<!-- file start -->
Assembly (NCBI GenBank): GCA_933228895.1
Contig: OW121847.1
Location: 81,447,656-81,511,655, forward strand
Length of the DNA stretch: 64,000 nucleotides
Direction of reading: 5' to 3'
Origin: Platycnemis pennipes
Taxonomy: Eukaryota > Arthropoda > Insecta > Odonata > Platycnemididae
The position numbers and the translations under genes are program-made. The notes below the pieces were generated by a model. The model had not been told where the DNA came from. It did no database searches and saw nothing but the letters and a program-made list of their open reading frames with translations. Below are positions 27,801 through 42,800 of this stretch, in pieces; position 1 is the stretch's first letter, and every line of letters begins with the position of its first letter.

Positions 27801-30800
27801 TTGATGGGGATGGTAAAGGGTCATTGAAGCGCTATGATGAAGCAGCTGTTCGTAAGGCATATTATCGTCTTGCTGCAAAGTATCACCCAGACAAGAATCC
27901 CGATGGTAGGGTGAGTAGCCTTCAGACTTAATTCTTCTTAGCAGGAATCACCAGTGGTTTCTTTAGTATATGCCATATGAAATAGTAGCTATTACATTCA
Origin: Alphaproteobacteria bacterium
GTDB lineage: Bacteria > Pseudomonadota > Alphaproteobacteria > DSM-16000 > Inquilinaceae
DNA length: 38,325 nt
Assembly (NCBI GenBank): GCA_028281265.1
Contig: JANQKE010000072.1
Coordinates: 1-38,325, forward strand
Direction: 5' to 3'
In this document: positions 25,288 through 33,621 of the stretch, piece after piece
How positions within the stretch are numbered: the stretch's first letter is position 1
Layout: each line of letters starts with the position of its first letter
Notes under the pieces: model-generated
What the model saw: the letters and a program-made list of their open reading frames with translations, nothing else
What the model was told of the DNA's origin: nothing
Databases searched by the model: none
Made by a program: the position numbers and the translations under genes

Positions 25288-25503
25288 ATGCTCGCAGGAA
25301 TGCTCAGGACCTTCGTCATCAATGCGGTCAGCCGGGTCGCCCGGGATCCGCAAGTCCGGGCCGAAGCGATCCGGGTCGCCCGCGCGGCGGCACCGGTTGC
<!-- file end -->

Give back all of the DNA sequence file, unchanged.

Assembly (NCBI GenBank): GCA_933228895.1
Contig: OW121847.1
Location: 81,447,656-81,511,655, forward strand
Length of the DNA stretch: 64,000 nucleotides
Direction of reading: 5' to 3'
Origin: Platycnemis pennipes
Taxonomy: Eukaryota > Arthropoda > Insecta > Odonata > Platycnemididae
The position numbers and the translations under genes are program-made. The notes below the pieces were generated by a model. The model had not been told where the DNA came from. It did no database searches and saw nothing but the letters and a program-made list of their open reading frames with translations. Below are positions 27,801 through 42,800 of this stretch, in pieces; position 1 is the stretch's first letter, and every line of letters begins with the position of its first letter.

Positions 27801-30800
27801 TTGATGGGGATGGTAAAGGGTCATTGAAGCGCTATGATGAAGCAGCTGTTCGTAAGGCATATTATCGTCTTGCTGCAAAGTATCACCCAGACAAGAATCC
27901 CGATGGTAGGGTGAGTAGCCTTCAGACTTAATTCTTCTTAGCAGGAATCACCAGTGGTTTCTTTAGTATATGCCATATGAAATAGTAGCTATTACATTCA
Origin: Alphaproteobacteria bacterium
GTDB lineage: Bacteria > Pseudomonadota > Alphaproteobacteria > DSM-16000 > Inquilinaceae
DNA length: 38,325 nt
Assembly (NCBI GenBank): GCA_028281265.1
Contig: JANQKE010000072.1
Coordinates: 1-38,325, forward strand
Direction: 5' to 3'
In this document: positions 25,288 through 33,621 of the stretch, piece after piece
How positions within the stretch are numbered: the stretch's first letter is position 1
Layout: each line of letters starts with the position of its first letter
Notes under the pieces: model-generated
What the model saw: the letters and a program-made list of their open reading frames with translations, nothing else
What the model was told of the DNA's origin: nothing
Databases searched by the model: none
Made by a program: the position numbers and the translations under genes

Positions 25288-25503
25288 ATGCTCGCAGGAA
25301 TGCTCAGGACCTTCGTCATCAATGCGGTCAGCCGGGTCGCCCGGGATCCGCAAGTCCGGGCCGAAGCGATCCGGGTCGCCCGCGCGGCGGCACCGGTTGC